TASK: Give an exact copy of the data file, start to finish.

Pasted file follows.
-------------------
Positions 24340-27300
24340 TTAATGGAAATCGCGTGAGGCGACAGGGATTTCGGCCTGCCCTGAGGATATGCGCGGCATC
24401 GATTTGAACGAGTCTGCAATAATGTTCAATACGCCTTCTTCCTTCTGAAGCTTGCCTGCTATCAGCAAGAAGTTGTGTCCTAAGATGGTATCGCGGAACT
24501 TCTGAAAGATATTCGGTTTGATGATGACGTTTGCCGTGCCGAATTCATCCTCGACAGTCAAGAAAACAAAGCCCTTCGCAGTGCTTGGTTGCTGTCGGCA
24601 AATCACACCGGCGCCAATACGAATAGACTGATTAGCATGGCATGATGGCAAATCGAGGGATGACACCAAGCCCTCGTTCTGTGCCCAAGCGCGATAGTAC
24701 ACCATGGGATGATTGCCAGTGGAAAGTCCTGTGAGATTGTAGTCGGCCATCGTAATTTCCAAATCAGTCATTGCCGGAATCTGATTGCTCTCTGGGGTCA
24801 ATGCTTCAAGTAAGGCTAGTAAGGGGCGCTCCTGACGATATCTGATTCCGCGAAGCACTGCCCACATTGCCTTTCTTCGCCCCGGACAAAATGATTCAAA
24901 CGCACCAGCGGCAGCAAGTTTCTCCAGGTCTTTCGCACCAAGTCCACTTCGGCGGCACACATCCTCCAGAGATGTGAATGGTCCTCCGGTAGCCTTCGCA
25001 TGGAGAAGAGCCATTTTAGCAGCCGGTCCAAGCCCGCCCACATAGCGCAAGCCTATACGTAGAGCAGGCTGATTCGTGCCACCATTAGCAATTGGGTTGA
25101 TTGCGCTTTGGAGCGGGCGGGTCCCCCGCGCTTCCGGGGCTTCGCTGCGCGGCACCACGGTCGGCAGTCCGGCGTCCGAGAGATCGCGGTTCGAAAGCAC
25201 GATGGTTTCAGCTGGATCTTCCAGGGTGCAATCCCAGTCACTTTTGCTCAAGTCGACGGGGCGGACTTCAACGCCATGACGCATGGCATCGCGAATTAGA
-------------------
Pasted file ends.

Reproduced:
Positions 24340-27300
24340 TTAATGGAAATCGCGTGAGGCGACAGGGATTTCGGCCTGCCCTGAGGATATGCGCGGCATC
24401 GATTTGAACGAGTCTGCAATAATGTTCAATACGCCTTCTTCCTTCTGAAGCTTGCCTGCTATCAGCAAGAAGTTGTGTCCTAAGATGGTATCGCGGAACT
24501 TCTGAAAGATATTCGGTTTGATGATGACGTTTGCCGTGCCGAATTCATCCTCGACAGTCAAGAAAACAAAGCCCTTCGCAGTGCTTGGTTGCTGTCGGCA
24601 AATCACACCGGCGCCAATACGAATAGACTGATTAGCATGGCATGATGGCAAATCGAGGGATGACACCAAGCCCTCGTTCTGTGCCCAAGCGCGATAGTAC
24701 ACCATGGGATGATTGCCAGTGGAAAGTCCTGTGAGATTGTAGTCGGCCATCGTAATTTCCAAATCAGTCATTGCCGGAATCTGATTGCTCTCTGGGGTCA
24801 ATGCTTCAAGTAAGGCTAGTAAGGGGCGCTCCTGACGATATCTGATTCCGCGAAGCACTGCCCACATTGCCTTTCTTCGCCCCGGACAAAATGATTCAAA
24901 CGCACCAGCGGCAGCAAGTTTCTCCAGGTCTTTCGCACCAAGTCCACTTCGGCGGCACACATCCTCCAGAGATGTGAATGGTCCTCCGGTAGCCTTCGCA
25001 TGGAGAAGAGCCATTTTAGCAGCCGGTCCAAGCCCGCCCACATAGCGCAAGCCTATACGTAGAGCAGGCTGATTCGTGCCACCATTAGCAATTGGGTTGA
25101 TTGCGCTTTGGAGCGGGCGGGTCCCCCGCGCTTCCGGGGCTTCGCTGCGCGGCACCACGGTCGGCAGTCCGGCGTCCGAGAGATCGCGGTTCGAAAGCAC
25201 GATGGTTTCAGCTGGATCTTCCAGGGTGCAATCCCAGTCACTTTTGCTCAAGTCGACGGGGCGGACTTCAACGCCATGACGCATGGCATCGCGAATTAGA